The decision to put all of this work into an issue of Science was influenced by a concern to make the facts accessible. Says White, “With the click of a mouse, Science makes available—to anybody with an Internet connection—a massive amount of material and data. This is effectively monographic treatment, for free, now.” A conventional monograph is planned for the future.

In a very real sense, the biggest surprise of all was what Ardipithecus ramidus was like. It was like nothing ever seen before.

Ardipithecus may not be the elusive last common ancestor of chimps and humans, but it is far and away the best known of the oldest species. Another species in the genus, Ar. kadabba, lived at least 5.8 million years ago. Together, these new materials give us stunning insights into what the last common ancestor was like.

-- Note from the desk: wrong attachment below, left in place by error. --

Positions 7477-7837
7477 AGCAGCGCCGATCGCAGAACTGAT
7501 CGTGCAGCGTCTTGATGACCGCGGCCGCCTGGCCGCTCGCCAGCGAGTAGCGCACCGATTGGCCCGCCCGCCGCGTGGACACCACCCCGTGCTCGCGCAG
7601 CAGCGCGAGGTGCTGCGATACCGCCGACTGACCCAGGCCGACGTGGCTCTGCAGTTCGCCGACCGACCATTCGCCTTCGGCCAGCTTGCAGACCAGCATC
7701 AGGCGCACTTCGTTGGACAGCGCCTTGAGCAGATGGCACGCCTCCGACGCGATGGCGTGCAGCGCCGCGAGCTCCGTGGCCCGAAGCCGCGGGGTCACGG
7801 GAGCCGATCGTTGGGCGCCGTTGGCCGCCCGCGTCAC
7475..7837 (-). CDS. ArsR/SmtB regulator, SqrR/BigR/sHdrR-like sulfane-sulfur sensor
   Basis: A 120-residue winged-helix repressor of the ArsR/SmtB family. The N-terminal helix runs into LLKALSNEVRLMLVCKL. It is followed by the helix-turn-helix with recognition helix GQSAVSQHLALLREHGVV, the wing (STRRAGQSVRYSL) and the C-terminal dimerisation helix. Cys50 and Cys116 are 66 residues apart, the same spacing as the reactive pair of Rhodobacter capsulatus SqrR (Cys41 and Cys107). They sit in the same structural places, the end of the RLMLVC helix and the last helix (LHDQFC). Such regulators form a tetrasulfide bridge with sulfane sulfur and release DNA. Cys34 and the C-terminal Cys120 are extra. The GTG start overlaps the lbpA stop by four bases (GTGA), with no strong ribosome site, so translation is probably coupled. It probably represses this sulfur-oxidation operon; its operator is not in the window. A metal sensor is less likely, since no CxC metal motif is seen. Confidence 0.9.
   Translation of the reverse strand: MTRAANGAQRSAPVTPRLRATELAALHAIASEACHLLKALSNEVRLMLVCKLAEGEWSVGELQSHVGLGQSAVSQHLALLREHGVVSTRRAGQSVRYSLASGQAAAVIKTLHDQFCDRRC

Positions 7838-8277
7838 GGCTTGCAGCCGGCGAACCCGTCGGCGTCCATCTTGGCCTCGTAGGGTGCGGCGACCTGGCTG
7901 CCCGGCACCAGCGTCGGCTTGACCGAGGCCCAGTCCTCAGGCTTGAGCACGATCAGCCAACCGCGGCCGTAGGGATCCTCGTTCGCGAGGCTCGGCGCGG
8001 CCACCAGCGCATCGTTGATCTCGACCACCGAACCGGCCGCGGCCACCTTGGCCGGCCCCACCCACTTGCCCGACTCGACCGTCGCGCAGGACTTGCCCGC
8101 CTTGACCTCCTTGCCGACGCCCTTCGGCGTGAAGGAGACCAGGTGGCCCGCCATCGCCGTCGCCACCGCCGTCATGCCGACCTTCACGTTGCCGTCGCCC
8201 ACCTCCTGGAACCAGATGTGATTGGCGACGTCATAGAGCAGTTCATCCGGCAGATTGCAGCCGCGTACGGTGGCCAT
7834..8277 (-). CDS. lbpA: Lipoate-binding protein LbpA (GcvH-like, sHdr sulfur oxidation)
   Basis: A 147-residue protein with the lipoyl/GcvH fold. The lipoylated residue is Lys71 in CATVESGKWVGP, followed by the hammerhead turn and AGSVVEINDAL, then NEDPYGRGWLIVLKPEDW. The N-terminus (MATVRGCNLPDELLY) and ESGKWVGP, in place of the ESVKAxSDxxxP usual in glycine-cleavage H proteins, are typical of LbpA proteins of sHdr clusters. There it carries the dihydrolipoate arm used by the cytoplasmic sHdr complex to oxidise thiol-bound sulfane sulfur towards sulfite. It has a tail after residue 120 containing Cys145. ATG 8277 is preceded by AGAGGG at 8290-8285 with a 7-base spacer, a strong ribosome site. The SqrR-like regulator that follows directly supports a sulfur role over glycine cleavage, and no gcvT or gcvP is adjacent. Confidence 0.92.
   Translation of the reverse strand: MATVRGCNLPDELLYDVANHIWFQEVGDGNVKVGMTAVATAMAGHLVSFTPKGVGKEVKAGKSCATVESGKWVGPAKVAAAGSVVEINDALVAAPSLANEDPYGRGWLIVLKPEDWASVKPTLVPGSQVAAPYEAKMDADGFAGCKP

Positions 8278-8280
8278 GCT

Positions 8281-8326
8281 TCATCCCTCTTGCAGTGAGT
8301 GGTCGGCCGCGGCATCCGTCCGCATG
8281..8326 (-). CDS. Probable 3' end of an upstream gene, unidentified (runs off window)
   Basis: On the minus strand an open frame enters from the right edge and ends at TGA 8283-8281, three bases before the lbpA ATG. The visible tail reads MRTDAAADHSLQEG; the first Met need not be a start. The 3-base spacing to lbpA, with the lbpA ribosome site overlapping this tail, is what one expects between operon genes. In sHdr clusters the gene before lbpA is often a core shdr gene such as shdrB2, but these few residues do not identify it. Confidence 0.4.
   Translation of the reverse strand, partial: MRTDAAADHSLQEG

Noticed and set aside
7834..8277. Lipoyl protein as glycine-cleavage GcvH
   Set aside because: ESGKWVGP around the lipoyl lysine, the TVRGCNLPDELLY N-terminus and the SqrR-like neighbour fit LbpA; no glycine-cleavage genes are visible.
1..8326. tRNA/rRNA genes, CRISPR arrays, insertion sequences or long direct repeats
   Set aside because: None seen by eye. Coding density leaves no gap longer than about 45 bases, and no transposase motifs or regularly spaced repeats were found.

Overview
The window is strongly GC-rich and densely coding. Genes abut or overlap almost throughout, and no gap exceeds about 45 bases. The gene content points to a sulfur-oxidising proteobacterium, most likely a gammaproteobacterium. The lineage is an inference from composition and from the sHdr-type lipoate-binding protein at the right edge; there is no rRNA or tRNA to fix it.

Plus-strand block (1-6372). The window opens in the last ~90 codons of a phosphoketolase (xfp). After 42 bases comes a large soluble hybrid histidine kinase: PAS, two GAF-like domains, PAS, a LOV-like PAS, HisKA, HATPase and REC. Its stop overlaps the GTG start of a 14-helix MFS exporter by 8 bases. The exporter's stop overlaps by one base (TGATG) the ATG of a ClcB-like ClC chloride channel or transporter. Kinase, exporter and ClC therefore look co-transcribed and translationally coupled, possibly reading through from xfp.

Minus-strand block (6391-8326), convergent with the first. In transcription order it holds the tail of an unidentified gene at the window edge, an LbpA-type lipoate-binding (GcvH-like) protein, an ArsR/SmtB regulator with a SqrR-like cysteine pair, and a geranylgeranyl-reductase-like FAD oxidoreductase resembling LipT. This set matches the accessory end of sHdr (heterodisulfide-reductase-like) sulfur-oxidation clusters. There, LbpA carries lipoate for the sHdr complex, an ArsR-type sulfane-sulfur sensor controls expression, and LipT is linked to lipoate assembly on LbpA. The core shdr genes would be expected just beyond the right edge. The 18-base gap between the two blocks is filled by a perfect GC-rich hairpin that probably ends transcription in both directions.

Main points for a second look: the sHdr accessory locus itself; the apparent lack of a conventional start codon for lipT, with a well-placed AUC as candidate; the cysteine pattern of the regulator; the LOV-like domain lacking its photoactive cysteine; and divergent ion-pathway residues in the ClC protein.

Practically every paleoanthropologist in the world has drawn a large Y on the blackboard for a class, labeling the lefthand branch “chimpanzees” and the righthand one “modern humans,” and putting an X on the stem just below the divergence and labeling it “last common ancestor.” Based on genetic distances between chimps and humans, that last common ancestor probably lived 6 to 7 million years ago.

One of the key points Ardipithecus has revealed is how our thinking has been influenced by the very shape of this common Y diagram. Because we humans have foolishly thought of chimpanzees and other apes as primitive, we have been misled into thinking that the last common ancestor would somehow be a sort of half-chimp and half-human. Some even fell into the trap of thinking that the last common ancestor was basically a chimp, forgetting that chimpanzees have had as long to evolve since that ancestor as we have. (Students who are a bit confused on this point are always asking, “But if we are descended from the apes, why aren’t there new humans walking out of the jungle today?”)